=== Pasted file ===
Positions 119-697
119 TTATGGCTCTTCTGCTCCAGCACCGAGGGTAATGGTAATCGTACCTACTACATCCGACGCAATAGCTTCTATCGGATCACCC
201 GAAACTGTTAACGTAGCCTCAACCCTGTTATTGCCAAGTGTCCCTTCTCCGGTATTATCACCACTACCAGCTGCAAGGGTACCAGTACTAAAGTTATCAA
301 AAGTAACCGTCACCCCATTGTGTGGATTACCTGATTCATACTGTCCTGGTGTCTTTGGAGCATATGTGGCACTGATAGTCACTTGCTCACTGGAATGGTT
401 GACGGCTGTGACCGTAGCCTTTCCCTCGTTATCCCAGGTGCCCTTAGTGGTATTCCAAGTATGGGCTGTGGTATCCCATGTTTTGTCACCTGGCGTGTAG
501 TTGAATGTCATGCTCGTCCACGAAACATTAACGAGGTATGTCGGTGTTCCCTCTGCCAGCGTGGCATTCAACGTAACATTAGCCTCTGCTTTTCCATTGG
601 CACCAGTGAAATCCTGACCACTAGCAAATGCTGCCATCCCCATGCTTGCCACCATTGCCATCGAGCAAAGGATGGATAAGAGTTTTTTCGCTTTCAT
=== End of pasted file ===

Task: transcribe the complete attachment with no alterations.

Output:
Positions 119-697
119 TTATGGCTCTTCTGCTCCAGCACCGAGGGTAATGGTAATCGTACCTACTACATCCGACGCAATAGCTTCTATCGGATCACCC
201 GAAACTGTTAACGTAGCCTCAACCCTGTTATTGCCAAGTGTCCCTTCTCCGGTATTATCACCACTACCAGCTGCAAGGGTACCAGTACTAAAGTTATCAA
301 AAGTAACCGTCACCCCATTGTGTGGATTACCTGATTCATACTGTCCTGGTGTCTTTGGAGCATATGTGGCACTGATAGTCACTTGCTCACTGGAATGGTT
401 GACGGCTGTGACCGTAGCCTTTCCCTCGTTATCCCAGGTGCCCTTAGTGGTATTCCAAGTATGGGCTGTGGTATCCCATGTTTTGTCACCTGGCGTGTAG
501 TTGAATGTCATGCTCGTCCACGAAACATTAACGAGGTATGTCGGTGTTCCCTCTGCCAGCGTGGCATTCAACGTAACATTAGCCTCTGCTTTTCCATTGG
601 CACCAGTGAAATCCTGACCACTAGCAAATGCTGCCATCCCCATGCTTGCCACCATTGCCATCGAGCAAAGGATGGATAAGAGTTTTTTCGCTTTCAT